Effect of Postural Control Position and Blood- Sampling Arm Position On Change In Plasma Volume From Supine Rest Through a Cycling Bout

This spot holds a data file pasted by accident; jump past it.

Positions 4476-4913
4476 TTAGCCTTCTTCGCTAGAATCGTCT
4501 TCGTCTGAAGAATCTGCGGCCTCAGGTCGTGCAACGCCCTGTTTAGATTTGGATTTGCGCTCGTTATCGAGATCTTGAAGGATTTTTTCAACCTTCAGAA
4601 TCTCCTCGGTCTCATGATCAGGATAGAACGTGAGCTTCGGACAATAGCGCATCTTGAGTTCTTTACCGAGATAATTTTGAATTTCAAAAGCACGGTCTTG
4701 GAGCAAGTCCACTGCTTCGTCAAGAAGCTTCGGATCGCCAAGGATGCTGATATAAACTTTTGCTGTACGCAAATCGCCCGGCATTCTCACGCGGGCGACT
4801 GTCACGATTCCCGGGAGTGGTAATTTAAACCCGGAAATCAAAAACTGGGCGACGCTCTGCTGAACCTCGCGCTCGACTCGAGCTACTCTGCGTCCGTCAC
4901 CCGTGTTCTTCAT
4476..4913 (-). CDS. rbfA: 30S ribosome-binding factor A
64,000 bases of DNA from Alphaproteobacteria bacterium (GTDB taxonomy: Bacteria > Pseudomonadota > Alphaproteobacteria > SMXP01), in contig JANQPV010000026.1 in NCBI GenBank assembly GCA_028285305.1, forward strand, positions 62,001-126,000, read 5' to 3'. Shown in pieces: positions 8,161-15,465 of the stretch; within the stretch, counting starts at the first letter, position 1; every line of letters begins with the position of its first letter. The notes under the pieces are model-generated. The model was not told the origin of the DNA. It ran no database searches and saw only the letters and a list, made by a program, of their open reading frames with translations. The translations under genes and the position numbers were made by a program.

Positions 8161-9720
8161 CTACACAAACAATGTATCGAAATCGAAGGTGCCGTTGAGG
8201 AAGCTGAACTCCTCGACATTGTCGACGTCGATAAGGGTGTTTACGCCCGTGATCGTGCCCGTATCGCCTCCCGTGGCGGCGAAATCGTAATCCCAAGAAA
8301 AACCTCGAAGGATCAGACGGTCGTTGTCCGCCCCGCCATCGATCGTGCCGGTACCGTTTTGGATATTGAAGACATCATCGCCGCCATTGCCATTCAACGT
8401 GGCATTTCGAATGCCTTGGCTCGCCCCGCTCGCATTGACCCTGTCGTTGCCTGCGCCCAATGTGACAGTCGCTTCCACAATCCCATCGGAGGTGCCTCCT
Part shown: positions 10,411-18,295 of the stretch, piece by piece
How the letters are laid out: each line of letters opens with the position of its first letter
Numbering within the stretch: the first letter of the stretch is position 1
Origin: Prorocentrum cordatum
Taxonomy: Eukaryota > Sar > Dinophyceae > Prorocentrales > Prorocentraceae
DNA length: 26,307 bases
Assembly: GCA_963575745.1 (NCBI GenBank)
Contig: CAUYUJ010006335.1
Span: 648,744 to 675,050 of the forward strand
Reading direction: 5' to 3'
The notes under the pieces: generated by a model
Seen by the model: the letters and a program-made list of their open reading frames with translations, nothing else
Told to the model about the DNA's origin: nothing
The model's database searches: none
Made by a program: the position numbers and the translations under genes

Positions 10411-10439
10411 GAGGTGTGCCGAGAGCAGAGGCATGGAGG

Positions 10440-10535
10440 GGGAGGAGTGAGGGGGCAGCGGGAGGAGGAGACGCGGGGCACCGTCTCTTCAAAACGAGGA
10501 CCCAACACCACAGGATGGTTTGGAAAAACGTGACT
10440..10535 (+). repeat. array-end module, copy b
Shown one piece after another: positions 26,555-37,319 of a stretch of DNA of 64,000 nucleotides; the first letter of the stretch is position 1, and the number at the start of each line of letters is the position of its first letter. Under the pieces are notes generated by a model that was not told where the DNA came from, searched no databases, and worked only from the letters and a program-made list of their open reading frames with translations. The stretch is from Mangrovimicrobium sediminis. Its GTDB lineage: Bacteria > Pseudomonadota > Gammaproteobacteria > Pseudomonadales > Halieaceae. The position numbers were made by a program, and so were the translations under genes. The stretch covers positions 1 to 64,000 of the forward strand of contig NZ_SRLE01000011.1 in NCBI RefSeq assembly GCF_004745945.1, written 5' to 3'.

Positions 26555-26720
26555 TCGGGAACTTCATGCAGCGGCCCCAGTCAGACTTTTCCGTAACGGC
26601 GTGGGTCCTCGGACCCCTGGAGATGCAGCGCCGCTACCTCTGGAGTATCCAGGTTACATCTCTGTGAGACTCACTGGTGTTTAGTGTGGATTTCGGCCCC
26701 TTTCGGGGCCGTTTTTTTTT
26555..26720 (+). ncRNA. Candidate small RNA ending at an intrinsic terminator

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The objective of this study was to determine any interaction between a postural control period and bloodsampling arm position on change in plasma volume (ΔPV) from supine rest through a bout of cycling. The subjects underwent two different testing protocols. During the control test, each subject lay supine and then sat upright, each for 30 min before cycling for 20 min at ~70% of age-predicted maximal heart rate (HR max). During the non-control test, each subject cycled immediately after 30 min of supine rest. During seated rest and exercise, one arm was supported at heart level (Horizontal), the other was in a position typically used in cycling (Pendent). A multifactorial ANOVA was performed to identify any interaction between the independent variables on ΔPV. There was no interaction between the test protocol and the arm position (F 1,9 = 0.005, P = 0.947, η p 2 = 0.001) on ΔPV from supine rest through exercise. Mean ΔPV was -12.2 ± 6.5, -13.6 ± 6.7, -10.7 ± 6.8, and -12.3 ± 4.2 % for the control Horizontal, control Pendent, non-control Horizontal, and non-control Pendent arm, respectively. There was no main effect of test protocol (F 1,9 = 0.738, P = 0.413, η p 2 = 0.076) or arm position (F 1,9 = 1.692, P = 0.226, η p 2 = 0.158) on ΔPV from supine rest through exercise. Mean ΔPV was -12.9 ± 6.4 and -11.5 ± 5.5 % for the control versus noncontrol test, and -11.4 ± 6.5 and -13.0 ± 5.5 % for the Horizontal and Pendent arm position, respectively. Thus, neither the postural control period nor the arm position affected ΔPV.

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